“They told me what they were going to do, and I said, ‘That is really hard’; then they told me they were going to do it in fresh, and I said, ‘That is stupidly hard,’” McCann recalls of his first encounter with Afresh co-founder Matt Schwartz.
What Afresh does is leverage artificial intelligence to dramatically improve order accuracy in the fresh department. It sounds simple, but as McCann notes, it’s very hard to do because of the dynamics of perishable and fresh categories, which make products susceptible to waste, and where manual processes are still often used.
“What the Afresh team has built is one of the most transformative technologies that we’ve seen in fresh foods in the last 25 years,” McCann says. “I can’t endorse it any more highly.”
McCann grew so keen on the solution that his VC firm recently increased its investment to the point where Afresh is now Food Retail Ventures’ largest holding, and he has joined Afresh’s board.
This scenario plays out in other areas of food retail, most notably in the e-commerce space, where expectations are high that the rapid adoption of online food shopping will remain a permanent way of life for millions of Americans who either became digital grocery converts or increased their usage of e-commerce shopping options throughout the pandemic.
“Our vision of the future of grocery is to recognize that digital has advantages, and it is no longer about physical or digital, because it really doesn’t matter to shoppers anymore,” says Matthew Walker, director of global sales with Tel Aviv- and Brooklyn, N.Y.-based Stor.ai, a provider of technology solutions that enables retailers to fully integrate their digital and physical operations.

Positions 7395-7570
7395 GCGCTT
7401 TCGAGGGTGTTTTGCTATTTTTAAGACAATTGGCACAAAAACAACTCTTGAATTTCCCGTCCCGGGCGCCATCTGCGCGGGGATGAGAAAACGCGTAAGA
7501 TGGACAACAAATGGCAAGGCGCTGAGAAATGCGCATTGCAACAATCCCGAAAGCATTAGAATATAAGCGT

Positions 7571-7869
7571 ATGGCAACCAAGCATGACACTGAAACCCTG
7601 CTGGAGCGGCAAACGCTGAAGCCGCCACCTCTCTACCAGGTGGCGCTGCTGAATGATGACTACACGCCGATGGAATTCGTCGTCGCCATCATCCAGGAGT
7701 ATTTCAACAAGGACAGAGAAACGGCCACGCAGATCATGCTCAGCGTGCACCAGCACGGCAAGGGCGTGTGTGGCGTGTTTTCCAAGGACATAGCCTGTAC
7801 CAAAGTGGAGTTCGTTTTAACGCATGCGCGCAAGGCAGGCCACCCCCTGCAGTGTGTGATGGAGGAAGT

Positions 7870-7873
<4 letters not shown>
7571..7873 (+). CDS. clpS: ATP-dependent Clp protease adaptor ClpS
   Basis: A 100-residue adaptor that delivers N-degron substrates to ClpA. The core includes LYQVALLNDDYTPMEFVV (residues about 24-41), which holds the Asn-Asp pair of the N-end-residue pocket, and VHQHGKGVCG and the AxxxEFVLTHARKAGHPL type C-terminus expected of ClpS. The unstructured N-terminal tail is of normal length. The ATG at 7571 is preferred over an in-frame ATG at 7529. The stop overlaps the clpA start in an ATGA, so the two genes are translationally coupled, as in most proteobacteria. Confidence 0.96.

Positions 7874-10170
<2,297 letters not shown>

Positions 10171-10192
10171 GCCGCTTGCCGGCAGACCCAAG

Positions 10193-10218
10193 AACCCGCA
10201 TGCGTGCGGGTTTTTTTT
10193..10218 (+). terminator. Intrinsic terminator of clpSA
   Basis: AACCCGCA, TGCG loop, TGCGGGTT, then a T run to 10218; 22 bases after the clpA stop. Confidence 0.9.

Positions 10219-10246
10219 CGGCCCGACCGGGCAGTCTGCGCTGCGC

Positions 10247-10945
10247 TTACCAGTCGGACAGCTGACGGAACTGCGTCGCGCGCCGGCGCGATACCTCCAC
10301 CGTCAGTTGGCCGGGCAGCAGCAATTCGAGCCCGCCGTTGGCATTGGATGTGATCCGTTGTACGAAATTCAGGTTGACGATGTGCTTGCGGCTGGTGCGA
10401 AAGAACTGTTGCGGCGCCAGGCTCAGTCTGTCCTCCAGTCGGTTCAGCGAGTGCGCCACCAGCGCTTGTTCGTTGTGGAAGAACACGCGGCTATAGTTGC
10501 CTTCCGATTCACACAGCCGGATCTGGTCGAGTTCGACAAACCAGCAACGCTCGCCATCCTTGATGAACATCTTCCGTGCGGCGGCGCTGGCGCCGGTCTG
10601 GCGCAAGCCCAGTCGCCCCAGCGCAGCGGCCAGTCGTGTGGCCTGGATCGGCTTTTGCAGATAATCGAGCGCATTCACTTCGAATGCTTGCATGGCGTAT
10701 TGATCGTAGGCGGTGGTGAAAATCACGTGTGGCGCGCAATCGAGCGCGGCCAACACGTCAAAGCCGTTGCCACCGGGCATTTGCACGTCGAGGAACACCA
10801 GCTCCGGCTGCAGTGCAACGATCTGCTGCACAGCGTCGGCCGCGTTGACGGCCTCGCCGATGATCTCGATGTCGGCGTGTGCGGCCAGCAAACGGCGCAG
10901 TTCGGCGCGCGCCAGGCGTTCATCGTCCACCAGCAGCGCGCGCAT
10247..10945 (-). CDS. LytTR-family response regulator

With its origins serving the grocery and consumer goods industry in Israel, a nation known to rival Silicon Valley as an innovation hub, Stor.ai is set to make inroads in the U.S. market in 2021, and recently rebranded as Stor.ai after previously operating under the name Self Point.
“We wanted a brand that represents where we are going as a company leading the drive to a true omnichannel experience,” notes Stor.ai Chairman Mayer Gniwisch, an e-commerce veteran who founded the jewelry websites Ice.com and Diamond.com at the dawn of the digital age.
Other elements of the omnichannel experience, where the distinction between big and small is no longer the advantage it once was, relates to retailers functioning as media platforms. While companies such as Walmart, Kroger, Target and Albertsons offer sophisticated digital targeting capabilities to suppliers, those same capabilities are available to smaller retailers. End-to-end e-commerce solution providers such as Toronto-based Mercatus offer grocers that use its platform the ability to win with e-commerce, but also the opportunity to effectively target shoppers with ads and monetize their site traffic. Mercatus recently partnered with Chicago-based e-commerce advertising solutions provider CitrusAd, a company founded in 2017, to bring new ad display unit capabilities to the Mercatus platform.